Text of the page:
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Understanding the value of diversity on the bench

January 26, 2018 2:30 PM
 | 
Taylor Murrow tmurrow@tulane.edu
  

From left, Chief Judge Carl E. Stewart of the Fifth Circuit Court of Appeals, Caroline Fredrickson, president of the American Constitution Society, Chief Justice Bernette Johnson of the Louisiana Supreme Court, and Sally J. Kenney, executive director of Newcomb College Institute, discuss diversity in the U.S. court system. (Photo by Cheryl Gerber)

 

An audience of nearly 200 gathered Thursday at Tulane University Law School to hear the findings of Newcomb College Institute’s report on the history of gender and race in Louisiana’s judiciary.

Authored by Heather L. Johnson, research assistant professor, and Sally J. Kenney, executive director of Newcomb College Institute and professor of political science, the report reveals little progress in increasing representation of women and minorities on the bench over the last 25 years.

After the initial explanation of the results, Kenney made a call for action to the room filled with both students and professionals in law.

“Women and minority men in the room, this event is your tap on the shoulder to consider a career as a judge.”

Sally J. Kenney

“Women and minority men in the room, this event is your tap on the shoulder to consider a career as a judge,” said Kenney.

The event also featured a panel discussion that included Chief Justice Bernette Johnson of the Louisiana Supreme Court, Chief Judge Carl E. Stewart of the Fifth Circuit Court of Appeals, and Caroline Fredrickson, president of the American Constitution Society, who discussed judicial diversity in the United States court system, along with their personal experiences.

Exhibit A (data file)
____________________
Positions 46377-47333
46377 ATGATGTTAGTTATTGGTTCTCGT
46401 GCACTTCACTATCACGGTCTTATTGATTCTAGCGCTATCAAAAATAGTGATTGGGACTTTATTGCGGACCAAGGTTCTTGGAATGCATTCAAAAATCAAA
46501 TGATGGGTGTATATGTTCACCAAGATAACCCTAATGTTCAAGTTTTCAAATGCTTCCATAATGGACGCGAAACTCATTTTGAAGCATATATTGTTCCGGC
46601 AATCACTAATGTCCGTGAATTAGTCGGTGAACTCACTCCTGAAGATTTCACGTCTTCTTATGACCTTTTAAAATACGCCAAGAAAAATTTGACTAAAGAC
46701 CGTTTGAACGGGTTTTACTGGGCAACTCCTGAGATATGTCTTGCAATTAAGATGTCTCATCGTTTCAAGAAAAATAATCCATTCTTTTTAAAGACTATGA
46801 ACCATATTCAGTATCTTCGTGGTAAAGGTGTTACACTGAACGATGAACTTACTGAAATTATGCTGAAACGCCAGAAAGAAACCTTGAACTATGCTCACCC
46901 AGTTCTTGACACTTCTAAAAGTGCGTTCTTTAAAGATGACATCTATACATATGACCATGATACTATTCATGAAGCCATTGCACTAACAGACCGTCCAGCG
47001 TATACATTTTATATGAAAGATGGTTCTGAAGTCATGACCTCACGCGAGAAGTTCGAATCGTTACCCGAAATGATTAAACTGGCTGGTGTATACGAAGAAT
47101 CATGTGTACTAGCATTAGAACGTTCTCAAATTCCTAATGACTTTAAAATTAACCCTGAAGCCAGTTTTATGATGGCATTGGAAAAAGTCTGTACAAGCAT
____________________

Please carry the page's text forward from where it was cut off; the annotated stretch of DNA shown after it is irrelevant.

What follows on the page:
“There is a vast over-representation of white men in the state court system,” said Fredrickson. “Women are more than 50 percent of all law school graduates, but they are underrepresented at every level of the legal profession.”

Johnson explained to the audience that “without data, we have no way to measure our progress.” But when examined, she said, the numbers are clear: in State District Courts, women have made good progress, from 13.04 percent in 1992 to 30.34 percent in 2017, but non-white judges only made a 1.32 percent gain in 25 years.

In Louisiana’s Supreme Court, six white men and one woman of color (Chief Justice Johnson) sit on the bench.

Chief Judge Stewart emphasized “the absolute value of diversity on the bench.”

“Our experiences tell us that just our presence makes a difference,” he said.

The full report can be viewed on Newcomb College Institute’s website.

Caroline Fredrickson, far right, president of the American Constitution Society, holds a candid conversation with students following the panel discussion. (Photo by Cheryl Gerber)